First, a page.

The lunch lady convention hit Seattle in mid-January and I was lucky enough to go to dinner with four of them. OK, in reality these are not the typical hairnet lunch ladies you remember as a kid. These women actually are the nutrition directors from school districts all over America attending the School Nutrition Association (SNA) annual meeting. They were in Seattle to learn and educate others in the art of school nutrition. With that said Alicia, Diane, Jody, and Julie were a blast to have dinner with.
Eating at the Blueacre Restaurant in Downtown Seattle proved to be a culinary treat that I won’t soon forget as it is one of Seattle’s Best Seafood Restaurants. Gazing at the menu offerings I knew that making a selection would be hard. There were dozens of unique seafood and interesting traditional dishes. Alaskan scallops, Idaho stream raised trout, Alaskan ling cod – all fresh I might add – were just a few of the items that peaked my interest. And in the middle of the menu, fried chicken!
As a table we decided to try the chef’s choice oysters for our appetizer. There were 13 choices of oysters on the menu, most indigenous to the local waters. Letting the chef choose was a good idea as you got a sampling of 4 to 5 varieties of oysters on the half shell. We ravaged the first 12 and decided that was not enough so we went for a second round. All were very good but the appetizer was truly unique because of the sauces. There was the traditional cocktail with horseradish sauce, but the Champagne sauce with real champagne, vinegar, and red onion was unbelievable! Four of us were oyster eaters and none of us had ever had this type of sauce with oysters. It was a light, refreshing sauce that truly accents the oyster and doesn’t hide the flavor. We all agreed it was our new favorite condiment for oysters. On a side note, Alicia had never eaten oysters before but was willing to try. The look on her face was priceless as she pondered her oyster. I convinced her to go traditional and eat one on a cracker to temper the slimy treat. She conquered the bivalve and came back for more. It was a culinary experience she won’t soon forget.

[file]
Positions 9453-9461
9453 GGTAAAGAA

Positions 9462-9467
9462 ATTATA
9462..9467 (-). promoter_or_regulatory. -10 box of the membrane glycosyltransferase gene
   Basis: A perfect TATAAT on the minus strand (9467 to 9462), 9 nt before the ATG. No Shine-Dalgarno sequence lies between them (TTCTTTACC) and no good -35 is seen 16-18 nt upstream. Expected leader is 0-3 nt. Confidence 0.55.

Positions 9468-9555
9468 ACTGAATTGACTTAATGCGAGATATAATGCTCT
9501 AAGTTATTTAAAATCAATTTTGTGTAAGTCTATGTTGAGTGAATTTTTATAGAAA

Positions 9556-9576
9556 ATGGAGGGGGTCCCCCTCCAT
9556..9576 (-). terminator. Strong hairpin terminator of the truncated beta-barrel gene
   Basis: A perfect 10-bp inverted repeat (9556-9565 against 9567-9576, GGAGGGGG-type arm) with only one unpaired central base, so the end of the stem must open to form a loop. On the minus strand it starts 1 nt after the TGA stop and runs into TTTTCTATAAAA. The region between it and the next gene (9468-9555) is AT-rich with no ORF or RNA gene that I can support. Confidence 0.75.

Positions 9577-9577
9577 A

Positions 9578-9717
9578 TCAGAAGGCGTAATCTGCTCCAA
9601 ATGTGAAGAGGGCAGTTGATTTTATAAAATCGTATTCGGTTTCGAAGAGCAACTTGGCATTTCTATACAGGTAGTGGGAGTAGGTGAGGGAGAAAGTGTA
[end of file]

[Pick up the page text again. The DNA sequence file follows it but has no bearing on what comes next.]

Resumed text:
Then on to the main course. I had the Black Cod, which had been marinated in kasu, which is sake lees. It was beautifully served with baby bok Choy, kabocha squash and roasted mushrooms. It was an eye pleasing presentation that was delicious and melted in the mouth. Two “Angry in Shell” Dungeness crabs showed up at the table and were devoured amidst lively discussion of how it is prepared. The crab had a crunchy batter on the shell, and the flavor was just spicy enough to be ‘angry’ but not overwhelming. Basil, Serrano chili, roasted garlic and orange zest were the ingredients listed and the combination made us happy not angry! It was a Dungeness Crab Recipe that would be hard to copy but very easy to eat. I doubt very seriously that there are any Seattle Seafood Restaurants that cook Dungeness Crab that well.
Dessert was a delight also. We shared three at the table – warm pear tart with rum raisin ice cream, a brownie sundae in a huge bowl, and angel food cake with cracked pralines and spiced porter syrup. It was hard to decide which one was our favorite, even after devouring them all, but I think the angel food cake had a slight edge.
Since our visit we have noted many reviews of Blueacre. It is obviously a hot spot in Seattle and we found out why. This group of chefs and management has put together a wonderful seasonal menu featuring local ingredients in a sleek inviting interior with impeccable service. Visit Blueacre soon and often! It is with out a doubt one of Seattle’s Best Seafood Restaurants.